Blood Eagle: The Horrifying Viking Torture Method
Wed, April 21, 2021

Blood Eagle: The Horrifying Viking Torture Method

 

The Vikings were famous for their torture methods, and one of them was the blood eagle. It is believed that victims of this practice were from the 800s and 900s. However, it was only in the 1100s and 1200s that written accounts of the blood eagle emerged. 

 

Photo Credit: All That's Interesting

 

According to All That’s Interesting, a site for curious people who want to know more about what they see on the news or read in history books, the earliest accounts of the blood eagle are thought to have occurred in 867. The blood eagle method served as the revenge of Viking leader Ragnar Lothbrok’s to Aella, king of Northumbria (present-day North Yorkshire, England), who killed their father. The Vikings used the blood eagle method to strike fear into the hearts of enemies.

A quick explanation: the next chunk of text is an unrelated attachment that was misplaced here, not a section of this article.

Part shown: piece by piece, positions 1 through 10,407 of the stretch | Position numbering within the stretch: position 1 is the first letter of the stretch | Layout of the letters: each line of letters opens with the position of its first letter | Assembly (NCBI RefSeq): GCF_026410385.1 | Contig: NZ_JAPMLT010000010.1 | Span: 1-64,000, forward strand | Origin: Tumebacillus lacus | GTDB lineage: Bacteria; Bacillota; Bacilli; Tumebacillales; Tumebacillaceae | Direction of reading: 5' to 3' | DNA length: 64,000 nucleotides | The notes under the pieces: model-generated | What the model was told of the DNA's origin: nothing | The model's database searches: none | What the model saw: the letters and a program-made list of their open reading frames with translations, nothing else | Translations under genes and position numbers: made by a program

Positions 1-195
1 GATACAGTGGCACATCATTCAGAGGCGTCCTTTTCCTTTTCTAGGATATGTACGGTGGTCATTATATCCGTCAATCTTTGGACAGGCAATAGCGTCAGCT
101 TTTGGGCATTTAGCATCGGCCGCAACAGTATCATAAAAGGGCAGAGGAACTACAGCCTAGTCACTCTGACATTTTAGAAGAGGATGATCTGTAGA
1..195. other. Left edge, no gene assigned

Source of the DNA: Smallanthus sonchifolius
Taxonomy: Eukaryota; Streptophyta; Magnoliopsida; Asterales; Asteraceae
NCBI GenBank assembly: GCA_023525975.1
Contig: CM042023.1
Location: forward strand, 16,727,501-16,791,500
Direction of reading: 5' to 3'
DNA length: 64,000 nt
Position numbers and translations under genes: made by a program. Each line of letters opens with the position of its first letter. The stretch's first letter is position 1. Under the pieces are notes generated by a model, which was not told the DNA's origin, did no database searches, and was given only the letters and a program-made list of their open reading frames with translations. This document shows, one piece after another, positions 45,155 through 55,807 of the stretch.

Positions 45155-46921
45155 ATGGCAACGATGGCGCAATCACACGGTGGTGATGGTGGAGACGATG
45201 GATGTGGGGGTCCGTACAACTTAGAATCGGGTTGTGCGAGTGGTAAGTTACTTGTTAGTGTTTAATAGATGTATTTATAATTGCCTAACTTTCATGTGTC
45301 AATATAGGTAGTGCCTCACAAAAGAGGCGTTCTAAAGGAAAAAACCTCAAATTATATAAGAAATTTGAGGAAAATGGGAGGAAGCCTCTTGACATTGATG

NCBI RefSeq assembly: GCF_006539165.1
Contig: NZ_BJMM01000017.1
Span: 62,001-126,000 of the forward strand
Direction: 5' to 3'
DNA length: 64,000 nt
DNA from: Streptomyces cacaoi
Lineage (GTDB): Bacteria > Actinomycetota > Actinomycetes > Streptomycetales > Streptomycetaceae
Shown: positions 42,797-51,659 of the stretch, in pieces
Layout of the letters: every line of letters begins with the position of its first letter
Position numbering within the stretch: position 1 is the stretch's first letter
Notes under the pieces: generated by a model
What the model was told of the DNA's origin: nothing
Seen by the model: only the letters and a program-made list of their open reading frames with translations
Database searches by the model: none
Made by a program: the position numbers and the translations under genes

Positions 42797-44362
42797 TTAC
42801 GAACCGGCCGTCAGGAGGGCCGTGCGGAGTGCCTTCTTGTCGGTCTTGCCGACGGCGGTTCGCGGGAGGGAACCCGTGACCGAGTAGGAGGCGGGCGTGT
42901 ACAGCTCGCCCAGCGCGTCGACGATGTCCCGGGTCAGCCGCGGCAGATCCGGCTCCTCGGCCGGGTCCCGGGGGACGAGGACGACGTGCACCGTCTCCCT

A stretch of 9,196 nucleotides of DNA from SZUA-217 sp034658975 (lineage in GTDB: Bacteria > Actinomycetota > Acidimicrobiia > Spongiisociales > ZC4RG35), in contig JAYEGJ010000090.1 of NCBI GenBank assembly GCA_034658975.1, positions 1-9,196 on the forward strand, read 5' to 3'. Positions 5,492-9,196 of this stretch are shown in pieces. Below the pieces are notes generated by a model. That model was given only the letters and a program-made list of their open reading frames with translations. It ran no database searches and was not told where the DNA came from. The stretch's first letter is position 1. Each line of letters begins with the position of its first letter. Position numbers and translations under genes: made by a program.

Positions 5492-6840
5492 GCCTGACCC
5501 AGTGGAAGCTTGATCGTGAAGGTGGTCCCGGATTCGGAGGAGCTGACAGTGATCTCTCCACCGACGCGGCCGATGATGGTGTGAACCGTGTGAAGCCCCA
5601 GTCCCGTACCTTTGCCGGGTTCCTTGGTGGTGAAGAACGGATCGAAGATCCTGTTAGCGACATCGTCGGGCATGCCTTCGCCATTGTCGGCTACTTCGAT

Photo Credit: All That's Interesting

 

Scholars believe that the hands and legs of victims were tied to prevent escape or sudden movements. Then, they were stabbed in their tailbone and up towards the rib cage. Each rib was then meticulously separated from the backbone with an ax, leaving the victim’s internal organs on full display. Victims suffered tremendous pain as they would be awake throughout the whole procedure. 

 

Photo Credit: All That's Interesting

 

If you thought that was the worst thing that would have happened during this ritual, you're wrong. The Vikings would rub salt into the gaping wound of the victims in the form of a saline stimulant. The torturer would also pull out the victim's lungs to make it appear as if the person had a pair of wings spread out on his back. This is why the ritual was called the blood eagle. There were two main reasons why the Vikings used the method on their victims: they believed it was a sacrifice to Odin, the god of war and father of the Norse pantheon of gods, and it was punishment for honorless individuals.

 

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